We reveal some top tips on how you can help ensure that your client’s big win is a blessing rather than a curse.
Brokers and financial advisers are regularly consulted when their clients’ business is going through a period of change or significant event. Your client may be considering a growth opportunity, have landed a big piece of business, or won a new contract.
This is certainly an exciting time for any business but one, perhaps, where it is possible to focus so intensively on the prize, that not enough consideration is given to a) what will happen next, or b) how existing business will be impacted.
So, how can you help ensure your clients’ big win is a blessing rather than a curse?
Planning is key
For many SMEs, landing a big piece of business is a dream come true and something they have been striving for from the outset. As well as leading to increased revenue and better cash flow certainty, signing a large client can give a business instant credibility and open the door to opportunity (these outcomes are what your client is likely focusing on).
Your client is probably fully engaged working out how to land the big fish and may be distracted from planning for how they will meet their new (as well as existing) obligations.
This is where the role of broker/advisor is realised. With careful planning being the key to success for any venture, let’s take a look at some of the ways you can support your clients’ win.
Capacity – new
Ensure your client is able to fulfil their new obligations, considering every step down the supply chain.
Ask your client:
- Do you have the right staff, equipment, funding in place?
- Have you considered all your colleagues and suppliers who may be impacted?
- Do they agree and support you?
Capacity – existing
While it is easy to get carried away and focus on a new piece of business, your client must also maintain their existing relationships and obligations. Often, it is these existing clients that will sustain your client’s business and assist with maintaining good cashflow during a period of growth and change.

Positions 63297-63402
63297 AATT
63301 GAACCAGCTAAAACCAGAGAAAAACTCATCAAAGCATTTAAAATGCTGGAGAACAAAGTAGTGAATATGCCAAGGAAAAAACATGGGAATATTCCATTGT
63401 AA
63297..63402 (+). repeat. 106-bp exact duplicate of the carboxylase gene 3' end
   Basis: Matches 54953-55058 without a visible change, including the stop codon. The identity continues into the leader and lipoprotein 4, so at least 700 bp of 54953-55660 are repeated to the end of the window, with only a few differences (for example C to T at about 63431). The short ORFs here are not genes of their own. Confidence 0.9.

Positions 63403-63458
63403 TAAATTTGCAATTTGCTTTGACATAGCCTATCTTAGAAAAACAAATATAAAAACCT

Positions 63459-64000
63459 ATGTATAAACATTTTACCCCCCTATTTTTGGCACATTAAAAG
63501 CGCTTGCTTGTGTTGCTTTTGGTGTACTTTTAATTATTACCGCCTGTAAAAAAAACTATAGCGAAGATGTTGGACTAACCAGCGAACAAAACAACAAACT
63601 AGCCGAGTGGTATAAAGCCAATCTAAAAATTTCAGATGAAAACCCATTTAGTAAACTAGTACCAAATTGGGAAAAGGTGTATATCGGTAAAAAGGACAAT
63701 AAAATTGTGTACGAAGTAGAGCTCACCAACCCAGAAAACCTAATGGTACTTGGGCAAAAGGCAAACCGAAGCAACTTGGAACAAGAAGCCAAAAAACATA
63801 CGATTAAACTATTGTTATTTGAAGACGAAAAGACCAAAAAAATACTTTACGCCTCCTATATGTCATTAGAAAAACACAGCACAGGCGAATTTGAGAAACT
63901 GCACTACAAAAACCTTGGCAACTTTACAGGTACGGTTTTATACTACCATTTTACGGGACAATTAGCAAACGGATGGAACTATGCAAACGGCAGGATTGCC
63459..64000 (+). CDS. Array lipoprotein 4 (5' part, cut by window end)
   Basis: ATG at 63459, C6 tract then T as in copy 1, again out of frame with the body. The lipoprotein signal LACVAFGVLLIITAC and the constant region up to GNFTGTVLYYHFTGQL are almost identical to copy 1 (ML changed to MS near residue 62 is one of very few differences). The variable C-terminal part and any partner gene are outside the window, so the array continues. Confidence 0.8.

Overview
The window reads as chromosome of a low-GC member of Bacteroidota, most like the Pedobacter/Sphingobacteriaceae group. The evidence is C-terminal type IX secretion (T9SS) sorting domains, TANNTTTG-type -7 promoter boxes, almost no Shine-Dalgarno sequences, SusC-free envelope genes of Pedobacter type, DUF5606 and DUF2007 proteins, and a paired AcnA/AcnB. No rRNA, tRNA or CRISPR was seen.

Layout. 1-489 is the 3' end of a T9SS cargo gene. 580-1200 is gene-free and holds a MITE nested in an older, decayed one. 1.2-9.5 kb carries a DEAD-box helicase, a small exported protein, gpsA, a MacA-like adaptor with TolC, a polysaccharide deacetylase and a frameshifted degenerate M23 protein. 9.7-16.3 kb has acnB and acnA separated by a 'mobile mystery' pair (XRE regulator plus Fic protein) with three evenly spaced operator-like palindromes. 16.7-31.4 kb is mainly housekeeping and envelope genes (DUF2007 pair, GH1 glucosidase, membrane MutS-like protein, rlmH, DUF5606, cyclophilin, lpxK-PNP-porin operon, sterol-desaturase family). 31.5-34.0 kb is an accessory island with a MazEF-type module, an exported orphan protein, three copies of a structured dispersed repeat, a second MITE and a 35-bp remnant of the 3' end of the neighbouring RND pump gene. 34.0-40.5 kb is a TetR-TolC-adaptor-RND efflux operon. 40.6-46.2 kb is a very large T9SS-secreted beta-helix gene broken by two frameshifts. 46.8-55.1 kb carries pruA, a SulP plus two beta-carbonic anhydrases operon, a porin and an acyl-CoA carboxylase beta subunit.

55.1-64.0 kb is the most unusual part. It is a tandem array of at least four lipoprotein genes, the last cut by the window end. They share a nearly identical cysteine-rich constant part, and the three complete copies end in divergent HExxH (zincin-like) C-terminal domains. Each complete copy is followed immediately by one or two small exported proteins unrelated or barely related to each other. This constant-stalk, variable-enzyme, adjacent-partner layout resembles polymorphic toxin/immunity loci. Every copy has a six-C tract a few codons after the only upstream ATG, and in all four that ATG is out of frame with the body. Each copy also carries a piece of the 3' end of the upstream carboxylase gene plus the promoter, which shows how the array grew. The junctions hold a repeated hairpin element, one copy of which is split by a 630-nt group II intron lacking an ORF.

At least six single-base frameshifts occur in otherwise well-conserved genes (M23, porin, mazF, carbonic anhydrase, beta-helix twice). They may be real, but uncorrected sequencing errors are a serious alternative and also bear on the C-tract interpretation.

It is important to keep on delivering to this core customer base.
Make sure your client has undertaken enough financial due diligence upfront to ensure that margins and contract terms are not only achievable, but also good for their business long term.
In in a tendering or pitch situation, it can be tempting to price at the lower end to increase chances of a win, but this leaves the profitability of the business at risk further down the track.
Know the contract/negotiate
Many businesses don’t spend enough time understanding the contract or negotiating terms upfront but this can severely impact your client’s business if things go wrong. Make sure your client has spent enough time upfront on the contract. Are the payment terms viable for your client? Can your client deliver to the specifications and timings outlined?
This is the time to negotiate and make sure your client has a fair deal.
Safeguarding cash flow
For businesses scaling up to meet the demands of a larger client or contract, there may be a shortfall in cash. For example, the business may need to pay for staff, stock, equipment etc. long before they, themselves, get paid.
Looking at finance options, like invoice finance, with your client could help them manage their cashflow by allowing them to access the funds from their invoices straight away.
As well as this, trade credit insurance is another option to help safeguard against losses sustained if a client fails to pay.
Plan for the future
In order to make a real impact in big business, your client must have a real, sustainable business plan (three to five years). Ensure you complete cashflow forecasts and cost projections to meet peak funding and resourcing requirements with your client. Make sure your client has a funding partner with flexibility and reliability to support their business long term.
While your clients may be eager to take on the challenge ahead (they will no doubt have worked hard for it), your opportunity here is to be that of level-headed advisor. This, of course, is less glamorous and exciting, but is invaluable to the process and key to ensure your clients business is protected as they grow.